Ben nodded. “I can take care of the Reverend.”

“I’ll come by this afternoon and collect you at your lodgings, alright?”

“I’ll be waiting for you.” Ben smiled.

Le Veillard quickly tied up his horse and disappeared through a walkway leading to rooms above the tavern.

“I thank you for coming to my aid,” the Reverend said. He held Ben’s handkerchief to his face.

“My dear sir, if men are so wicked with religion, what would we be without it,” Ben said.

As the Reverend closed his eyes, he relaxed his posture. “How true,” he said. Then he added, “But we should not be seen together, Doctor Franklin.” Ben glanced up the road in the direction of Paris. A coach was approaching them rapidly. Ben pulled his hood over his head so as not to be recognized. As the coach pulled to a halt in front of him and the Reverend, Ben confirmed the British embassy’s ambassadorial seal on the door. An armed coachman jumped down and ran over to collect the Reverend. Without saying a word, the guard assisted the clergyman into the coach. When the door opened, Ben caught a glimpse of the British ambassador, Lord Stormont, sitting stone-faced inside the coach’s shadows. The driver cracked his whip, and the coach quickly turned around, heading back toward Paris as swiftly as it had arrived.

Ben stood for a moment, watching the coach disappear. He silently hoped that the Reverend’s mission spying for the American cause was proceeding more successfully than his proselytizing. The street was empty. Ben mounted his horse and rode back to Passy alone.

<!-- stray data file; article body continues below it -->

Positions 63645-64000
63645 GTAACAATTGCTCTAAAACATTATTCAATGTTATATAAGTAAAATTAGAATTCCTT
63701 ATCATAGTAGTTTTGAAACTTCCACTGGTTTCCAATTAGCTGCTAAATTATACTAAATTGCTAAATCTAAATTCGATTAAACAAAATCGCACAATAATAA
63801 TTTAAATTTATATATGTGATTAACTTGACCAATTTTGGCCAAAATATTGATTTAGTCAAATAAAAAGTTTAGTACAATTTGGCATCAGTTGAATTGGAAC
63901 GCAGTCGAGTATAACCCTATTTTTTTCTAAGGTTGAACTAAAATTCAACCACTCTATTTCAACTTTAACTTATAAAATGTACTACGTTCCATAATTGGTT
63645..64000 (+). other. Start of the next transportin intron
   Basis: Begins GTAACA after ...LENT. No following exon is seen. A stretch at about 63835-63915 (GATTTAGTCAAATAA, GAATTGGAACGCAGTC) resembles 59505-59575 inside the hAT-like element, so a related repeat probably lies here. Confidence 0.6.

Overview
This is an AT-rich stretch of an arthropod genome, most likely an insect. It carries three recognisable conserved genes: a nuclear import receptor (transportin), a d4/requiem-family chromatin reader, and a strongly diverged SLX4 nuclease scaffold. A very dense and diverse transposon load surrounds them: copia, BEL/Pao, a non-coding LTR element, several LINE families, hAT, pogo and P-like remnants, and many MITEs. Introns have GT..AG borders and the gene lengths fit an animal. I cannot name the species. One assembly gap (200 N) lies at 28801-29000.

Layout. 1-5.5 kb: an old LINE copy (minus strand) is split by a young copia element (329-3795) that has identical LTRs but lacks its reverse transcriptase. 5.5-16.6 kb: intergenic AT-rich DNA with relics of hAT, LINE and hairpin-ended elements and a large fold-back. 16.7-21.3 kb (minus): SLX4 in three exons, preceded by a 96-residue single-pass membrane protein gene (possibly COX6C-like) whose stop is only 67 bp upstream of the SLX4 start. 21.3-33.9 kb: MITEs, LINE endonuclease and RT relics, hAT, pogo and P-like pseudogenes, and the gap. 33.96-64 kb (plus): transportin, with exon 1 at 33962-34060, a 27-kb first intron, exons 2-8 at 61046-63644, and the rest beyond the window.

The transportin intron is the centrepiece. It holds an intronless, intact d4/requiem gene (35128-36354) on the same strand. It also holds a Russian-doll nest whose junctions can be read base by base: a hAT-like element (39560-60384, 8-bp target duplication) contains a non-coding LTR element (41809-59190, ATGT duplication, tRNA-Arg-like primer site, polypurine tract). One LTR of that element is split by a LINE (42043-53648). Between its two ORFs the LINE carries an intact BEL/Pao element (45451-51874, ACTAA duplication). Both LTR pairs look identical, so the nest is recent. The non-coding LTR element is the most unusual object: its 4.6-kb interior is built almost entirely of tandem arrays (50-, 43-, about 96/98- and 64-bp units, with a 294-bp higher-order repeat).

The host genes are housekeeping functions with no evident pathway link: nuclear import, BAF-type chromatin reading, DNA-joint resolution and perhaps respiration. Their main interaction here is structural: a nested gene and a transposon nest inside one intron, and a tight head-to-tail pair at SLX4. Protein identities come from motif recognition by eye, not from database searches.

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Steve Gnatz is a writer, physician, bicyclist, photographer, traveler, and aspiring ukulele player. The son of a history professor and a nurse, it seems that both medicine and history are in his blood. Writing historical fiction came naturally. An undergraduate degree in biology was complemented by a minor in classics. After completing medical school, he embarked on an academic medical career specializing in Physical Medicine and Rehabilitation. There was little time for writing during those years, other than research papers and a technical primer on electromyography. Now retired from the practice of medicine, he devotes himself to the craft of fiction. The history of science is of particular interest, but also the dynamics of human relationships. People want to be good scientists, but sometimes human nature gets in the way. That makes for interesting stories. When not writing or traveling, he enjoys restoring Italian racing bicycles at home in Chicago with his wife and daughters.